TV Producer: Career profile

Film and television producers supervise and control the creation and public presentation of work for the big and small screen. They are the genies behind the scenes. Whether working in the fast-paced, dynamic environment of a TV newsroom or on the set of a romantic period movie, the producer's role is pivotal in getting the team's work to air.

Meet a television Producer

TV Producer

Natalie Schenken, 33, is a television producer for Channel 7 News. When she's not hooked up to a continuous live news drip, she's working out in the gym, planning her next overseas holiday or chilling out with friends.

Describe your job in a sentence.

A TV producer (news) manages every aspect of putting a daily news bulletin together and on air, often updating the bulletin with breaking news as it is live.

What education & training do you have?

  • Bachelor of Media Studies (Journalism)
  • TV presenter course, Brave Studios

What skills do you most need as a Television Producer?

A strong background in journalism is the biggest prerequisite for a news television producer. You have to be a news junkie and on top of things happening not just in your own backyard but also across the state, around Australia and internationally, because we cover everything. Excellent writing skills are very important – being clear, concise, accurate and balanced – and the ability to keep a cool head under pressure.

You actually started in newspapers. How did you make the transition to TV?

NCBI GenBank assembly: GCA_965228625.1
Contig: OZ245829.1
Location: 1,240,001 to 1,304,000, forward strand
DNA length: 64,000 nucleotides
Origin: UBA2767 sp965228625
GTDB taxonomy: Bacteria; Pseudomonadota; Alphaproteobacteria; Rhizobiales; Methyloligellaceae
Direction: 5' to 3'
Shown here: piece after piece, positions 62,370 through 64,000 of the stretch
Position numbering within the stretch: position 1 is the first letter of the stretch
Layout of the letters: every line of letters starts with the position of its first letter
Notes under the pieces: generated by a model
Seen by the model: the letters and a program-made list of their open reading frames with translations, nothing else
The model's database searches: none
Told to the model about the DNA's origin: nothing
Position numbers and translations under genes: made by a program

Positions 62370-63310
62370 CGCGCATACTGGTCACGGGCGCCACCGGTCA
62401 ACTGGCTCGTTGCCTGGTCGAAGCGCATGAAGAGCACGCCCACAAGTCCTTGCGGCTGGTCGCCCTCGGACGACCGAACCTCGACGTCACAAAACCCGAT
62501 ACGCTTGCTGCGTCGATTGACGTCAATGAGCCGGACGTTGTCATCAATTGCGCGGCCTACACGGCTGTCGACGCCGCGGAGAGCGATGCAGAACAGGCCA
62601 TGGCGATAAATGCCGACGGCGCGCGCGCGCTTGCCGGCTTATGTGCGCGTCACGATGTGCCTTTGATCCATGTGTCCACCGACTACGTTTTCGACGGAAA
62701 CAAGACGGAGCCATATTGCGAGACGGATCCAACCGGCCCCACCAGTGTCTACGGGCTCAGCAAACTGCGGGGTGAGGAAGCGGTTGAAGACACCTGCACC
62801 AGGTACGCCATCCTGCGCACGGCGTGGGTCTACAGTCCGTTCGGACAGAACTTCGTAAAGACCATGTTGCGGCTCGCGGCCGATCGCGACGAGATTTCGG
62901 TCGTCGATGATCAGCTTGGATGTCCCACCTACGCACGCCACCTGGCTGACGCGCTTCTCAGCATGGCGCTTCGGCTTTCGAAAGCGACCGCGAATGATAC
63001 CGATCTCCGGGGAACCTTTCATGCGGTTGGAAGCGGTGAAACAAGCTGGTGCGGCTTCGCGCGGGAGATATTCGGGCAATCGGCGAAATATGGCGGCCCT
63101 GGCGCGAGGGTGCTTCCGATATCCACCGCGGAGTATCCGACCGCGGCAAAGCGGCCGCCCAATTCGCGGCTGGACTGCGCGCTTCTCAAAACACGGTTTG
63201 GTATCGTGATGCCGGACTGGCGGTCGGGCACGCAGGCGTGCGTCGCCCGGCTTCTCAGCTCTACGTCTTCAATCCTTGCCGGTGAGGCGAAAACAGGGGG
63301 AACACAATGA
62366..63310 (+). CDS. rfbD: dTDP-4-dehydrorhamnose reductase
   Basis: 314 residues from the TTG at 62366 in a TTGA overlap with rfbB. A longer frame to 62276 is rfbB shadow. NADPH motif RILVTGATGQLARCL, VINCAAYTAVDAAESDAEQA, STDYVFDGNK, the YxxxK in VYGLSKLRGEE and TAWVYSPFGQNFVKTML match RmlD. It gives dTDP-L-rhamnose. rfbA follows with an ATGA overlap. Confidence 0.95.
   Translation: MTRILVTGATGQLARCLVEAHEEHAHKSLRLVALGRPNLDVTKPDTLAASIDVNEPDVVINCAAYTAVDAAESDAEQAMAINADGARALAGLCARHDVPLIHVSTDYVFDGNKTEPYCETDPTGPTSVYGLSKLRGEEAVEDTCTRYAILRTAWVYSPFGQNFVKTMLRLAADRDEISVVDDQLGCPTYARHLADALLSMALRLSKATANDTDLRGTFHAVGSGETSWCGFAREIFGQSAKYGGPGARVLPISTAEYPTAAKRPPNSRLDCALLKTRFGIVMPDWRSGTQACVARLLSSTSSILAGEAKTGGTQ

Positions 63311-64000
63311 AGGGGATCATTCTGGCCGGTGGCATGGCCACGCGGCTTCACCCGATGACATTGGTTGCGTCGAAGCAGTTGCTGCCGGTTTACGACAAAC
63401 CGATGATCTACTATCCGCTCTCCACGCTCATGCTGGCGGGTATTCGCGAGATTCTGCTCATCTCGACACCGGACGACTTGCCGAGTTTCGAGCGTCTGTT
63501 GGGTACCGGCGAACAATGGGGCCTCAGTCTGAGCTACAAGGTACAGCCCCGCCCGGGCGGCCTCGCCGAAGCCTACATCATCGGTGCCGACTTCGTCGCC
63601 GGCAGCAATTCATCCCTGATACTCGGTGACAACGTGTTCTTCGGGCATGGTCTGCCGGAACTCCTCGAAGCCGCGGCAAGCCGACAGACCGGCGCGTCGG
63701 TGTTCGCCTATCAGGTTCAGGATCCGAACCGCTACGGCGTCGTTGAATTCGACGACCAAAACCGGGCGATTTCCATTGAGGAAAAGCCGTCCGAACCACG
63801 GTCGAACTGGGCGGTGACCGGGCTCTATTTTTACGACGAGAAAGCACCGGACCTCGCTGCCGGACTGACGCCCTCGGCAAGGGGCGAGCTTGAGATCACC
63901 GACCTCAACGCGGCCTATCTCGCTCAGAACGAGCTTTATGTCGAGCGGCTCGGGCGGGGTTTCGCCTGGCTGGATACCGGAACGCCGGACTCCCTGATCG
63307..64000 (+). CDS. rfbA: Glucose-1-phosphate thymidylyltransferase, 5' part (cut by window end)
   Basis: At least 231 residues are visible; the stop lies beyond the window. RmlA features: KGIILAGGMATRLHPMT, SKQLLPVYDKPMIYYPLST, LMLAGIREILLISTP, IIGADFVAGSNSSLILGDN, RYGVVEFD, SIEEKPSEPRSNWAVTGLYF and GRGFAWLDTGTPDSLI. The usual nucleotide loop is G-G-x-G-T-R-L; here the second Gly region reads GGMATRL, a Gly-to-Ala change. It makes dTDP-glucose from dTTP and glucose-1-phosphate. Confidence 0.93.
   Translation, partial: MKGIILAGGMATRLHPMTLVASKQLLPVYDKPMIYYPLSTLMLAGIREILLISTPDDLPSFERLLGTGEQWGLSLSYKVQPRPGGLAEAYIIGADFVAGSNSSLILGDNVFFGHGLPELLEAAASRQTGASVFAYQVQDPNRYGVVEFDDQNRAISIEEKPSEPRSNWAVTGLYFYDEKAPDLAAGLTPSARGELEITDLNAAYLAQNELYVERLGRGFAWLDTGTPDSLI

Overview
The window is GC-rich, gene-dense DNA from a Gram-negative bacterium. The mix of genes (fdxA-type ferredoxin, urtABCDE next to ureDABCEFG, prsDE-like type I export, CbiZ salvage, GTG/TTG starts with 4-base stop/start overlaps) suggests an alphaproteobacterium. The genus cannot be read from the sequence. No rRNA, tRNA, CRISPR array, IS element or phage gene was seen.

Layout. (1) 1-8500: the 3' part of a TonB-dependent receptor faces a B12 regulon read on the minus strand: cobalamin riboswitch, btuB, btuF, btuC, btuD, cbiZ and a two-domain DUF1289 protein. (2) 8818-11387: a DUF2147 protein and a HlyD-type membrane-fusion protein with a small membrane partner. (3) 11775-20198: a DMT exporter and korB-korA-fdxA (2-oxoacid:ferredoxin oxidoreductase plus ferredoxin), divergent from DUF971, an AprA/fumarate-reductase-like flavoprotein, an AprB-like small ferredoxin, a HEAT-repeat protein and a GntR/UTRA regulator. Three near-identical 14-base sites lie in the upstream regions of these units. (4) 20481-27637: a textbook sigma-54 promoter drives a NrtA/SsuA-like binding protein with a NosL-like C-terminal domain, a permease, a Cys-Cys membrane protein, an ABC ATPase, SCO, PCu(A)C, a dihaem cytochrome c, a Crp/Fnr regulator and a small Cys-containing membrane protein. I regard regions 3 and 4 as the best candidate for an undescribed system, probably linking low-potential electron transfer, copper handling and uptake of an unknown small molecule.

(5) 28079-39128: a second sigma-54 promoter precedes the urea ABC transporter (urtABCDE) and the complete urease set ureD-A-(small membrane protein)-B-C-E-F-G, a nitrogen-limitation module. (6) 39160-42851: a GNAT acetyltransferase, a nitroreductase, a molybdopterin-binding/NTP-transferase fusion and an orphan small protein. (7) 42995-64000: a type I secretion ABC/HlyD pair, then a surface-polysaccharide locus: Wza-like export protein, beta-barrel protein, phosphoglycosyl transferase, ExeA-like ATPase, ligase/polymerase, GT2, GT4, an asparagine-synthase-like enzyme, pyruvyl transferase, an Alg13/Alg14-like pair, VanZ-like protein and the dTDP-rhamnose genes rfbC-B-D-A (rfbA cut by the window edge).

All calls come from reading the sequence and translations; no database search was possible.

I pestered the news director. It's what you have to do – they want people who are passionate. I would ring up every month or so and ask if there were any jobs coming up. I'd update them with when I'd won an award or broken some news that went national. Anything to give me an edge.

What do you most love about being a Television Producer?

No one day is ever the same. There's a buzz and excitement working in that live television environment that's like nothing else. I love the teamwork and telling a great story. And even though the deadline's your worst enemy, at the end of the day the news is on and you can breathe a sigh of relief.

What's the most challenging aspect of the job?

The hours can be long; 11-hour days are not uncommon. It can be hard to switch off. I'm Twitter-obsessed and will wake up in the middle of the night to check my Twitter-feed. I follow anything where I might pick up a scoop. Sometimes you have to go, OK, now I am going to switch my phone off for two hours.

What advice would you give aspiring Television Producers?

To get into television generally I'd say you need persistence. Do an internship while you are still studying your media or film & television course and just keep contacting key people in the industry for feedback and potential job opportunities. I was looking for at least six months before I got the Channel 7 role. A lot of it comes down to being in the right place at the right time and being what they're looking for. They might have a desk full of men and want a woman's voice; they might have a lot of senior people and want someone younger. You can never take it to heart if you don't get the job. You just have to keep knocking on doors. The Screen Producers Association of Australia has a great guide for getting started in the industry including mentorship and work experience opportunities.

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